When the House Appropriations Committee meets tomorrow to mark up fiscal year 2017 spending legislation for the Department of Homeland Security (DHS), among many nominal security measures the committee will fund is the REAL ID Act, our U.S. national ID law. A national ID has no proximate role in securing the nation from terrorism, but Congress is better at controlling political risks than controlling spending. In the wake of the terror‐connected killings in Orlando, Florida, appropriators will feel under pressure to continue the flow of money to the national ID program. They should resist that pressure and defund the REAL ID Act.
The national security issues matter and they are easily dispensed with. Implementation of the REAL ID Act would not prevent attacks on our country, from outsiders or home‐grown stray dogs. No analyst or advocate for a national ID has ever articulated how a national ID provides cost‐effective security.
But the security mania ahold of Congress was still strong in 2005 when it passed national ID legislation without a hearing or an up‐or‐down vote in the Senate. The REAL ID Act repealed ID- and document‐security legislation passed in response to the 9/11 Commission report, which gave the topic a brief mention. REAL ID replaced those reforms with a top‐down, Washington‐centric mandate seeking to force states to submit to federal control over issuance of IDs and drivers’ licenses.
Along with uniform ID card standards, documentation and data retention requirements in REAL ID mean that digital “facial image capture” and copies of people’s birth certificates, Social Security cards, and the like are retained in DMV databases for years under the law. The REAL ID Act also requires states to share their drivers’ data and documents with every motor vehicle agency across the country through a nationwide network of databases. In its effort to cajole state participation and show progress with implementation, DHS obfuscates this clear statutory requirement. REAL ID creates a national ID system that happens to be run by the states, and it exposes Americans to hacking and identity fraud risks.
Following the law’s 2005 passage, many state legislators and officials recognized REAL ID for what it was: a massive federal power‐grab at the expense of states and their citizens. State legislatures across the country passed legislation blocking their governments from complying with the federal mandate, and even more passed resolutions denouncing the federal legislation. As of today, twenty‐seven states remain non‐compliant with REAL ID.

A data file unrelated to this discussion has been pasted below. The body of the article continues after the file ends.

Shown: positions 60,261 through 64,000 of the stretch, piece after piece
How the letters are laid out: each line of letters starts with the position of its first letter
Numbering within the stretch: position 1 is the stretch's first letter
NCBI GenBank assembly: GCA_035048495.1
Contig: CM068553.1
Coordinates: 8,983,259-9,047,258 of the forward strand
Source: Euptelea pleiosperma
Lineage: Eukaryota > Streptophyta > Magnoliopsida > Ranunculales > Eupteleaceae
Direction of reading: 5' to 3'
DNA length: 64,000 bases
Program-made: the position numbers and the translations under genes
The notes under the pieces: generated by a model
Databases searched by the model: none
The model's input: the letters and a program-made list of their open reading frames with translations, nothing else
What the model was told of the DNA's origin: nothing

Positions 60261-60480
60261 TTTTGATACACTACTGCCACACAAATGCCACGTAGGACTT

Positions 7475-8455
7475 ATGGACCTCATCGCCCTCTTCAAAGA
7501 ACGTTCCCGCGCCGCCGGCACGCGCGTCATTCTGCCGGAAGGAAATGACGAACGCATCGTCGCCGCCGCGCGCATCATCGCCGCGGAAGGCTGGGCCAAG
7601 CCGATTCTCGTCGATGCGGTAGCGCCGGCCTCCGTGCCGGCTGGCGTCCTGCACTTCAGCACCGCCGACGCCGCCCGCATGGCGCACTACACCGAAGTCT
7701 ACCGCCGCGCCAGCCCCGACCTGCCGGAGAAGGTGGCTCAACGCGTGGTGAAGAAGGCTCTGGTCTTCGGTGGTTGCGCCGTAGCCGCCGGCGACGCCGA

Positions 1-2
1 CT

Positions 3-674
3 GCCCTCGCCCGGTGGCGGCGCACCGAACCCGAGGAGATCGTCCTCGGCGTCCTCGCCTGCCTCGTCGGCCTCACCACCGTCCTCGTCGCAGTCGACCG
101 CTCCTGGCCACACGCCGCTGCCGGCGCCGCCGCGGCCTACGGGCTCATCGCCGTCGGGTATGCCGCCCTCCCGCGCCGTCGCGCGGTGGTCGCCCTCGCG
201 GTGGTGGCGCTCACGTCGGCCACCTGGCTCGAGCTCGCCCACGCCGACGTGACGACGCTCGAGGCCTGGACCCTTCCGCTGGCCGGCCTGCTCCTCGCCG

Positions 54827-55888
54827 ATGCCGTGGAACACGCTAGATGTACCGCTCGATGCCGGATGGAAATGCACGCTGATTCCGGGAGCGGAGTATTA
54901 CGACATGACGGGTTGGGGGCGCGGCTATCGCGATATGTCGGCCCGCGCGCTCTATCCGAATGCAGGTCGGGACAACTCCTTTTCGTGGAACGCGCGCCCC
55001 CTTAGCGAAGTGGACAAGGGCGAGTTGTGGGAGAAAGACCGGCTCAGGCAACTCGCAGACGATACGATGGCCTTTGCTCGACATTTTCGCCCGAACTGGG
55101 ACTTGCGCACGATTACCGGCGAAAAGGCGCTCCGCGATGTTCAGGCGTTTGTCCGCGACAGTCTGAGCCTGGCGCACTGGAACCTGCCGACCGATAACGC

But DHS has stepped up efforts to enforce REAL ID on non‐compliant states. The efforts include threating to turn back travelers at the airport or blocking entry to federal buildings if a U.S. citizen’s license doesn’t display REAL ID’s signature gold star. By October 2020, the federal government expects every license held by an American to comply with REAL ID. DHS has bluffed about deadlines, and it always falls back, as it did again early this year. But fear of federal action moves states toward submitting to the national ID mandate year over year over year.
As a matter of routine, appropriators have funded the effort to turn state motor vehicle bureaus into arms of the DHS. The Cato Institute has found that, on average, Congress appropriated and DHS spent about $50 million per year on REAL ID from 2008 to 2011. Starting in 2011, REAL ID was folded into the “State Homeland Security Grant Program,” reducing public oversight of federal spending on the national ID.
The draft version of 2017 DHS spending legislation slated for debate next week continues this tradition. The State Homeland Security Grant Program is set to receive a direct $467 million, while an additional $237 million has been set aside for “training, exercises, technical assistance, and other programs.” Congress will not say it and DHS does not want it said, but at least some of this roughly $700 million will be used to fund REAL ID and the national ID system.
REAL ID trades Americans’ privacy and money for essentially no additional security. The Appropriations Committee and all members of Congress should follow the lead of the broad cross‐section of Americans who oppose a national ID and all that it represents. Members of Congress who allow funds to flow to REAL ID are not securing the country. They are spending to insulate themselves from the risk that they will be called soft on security.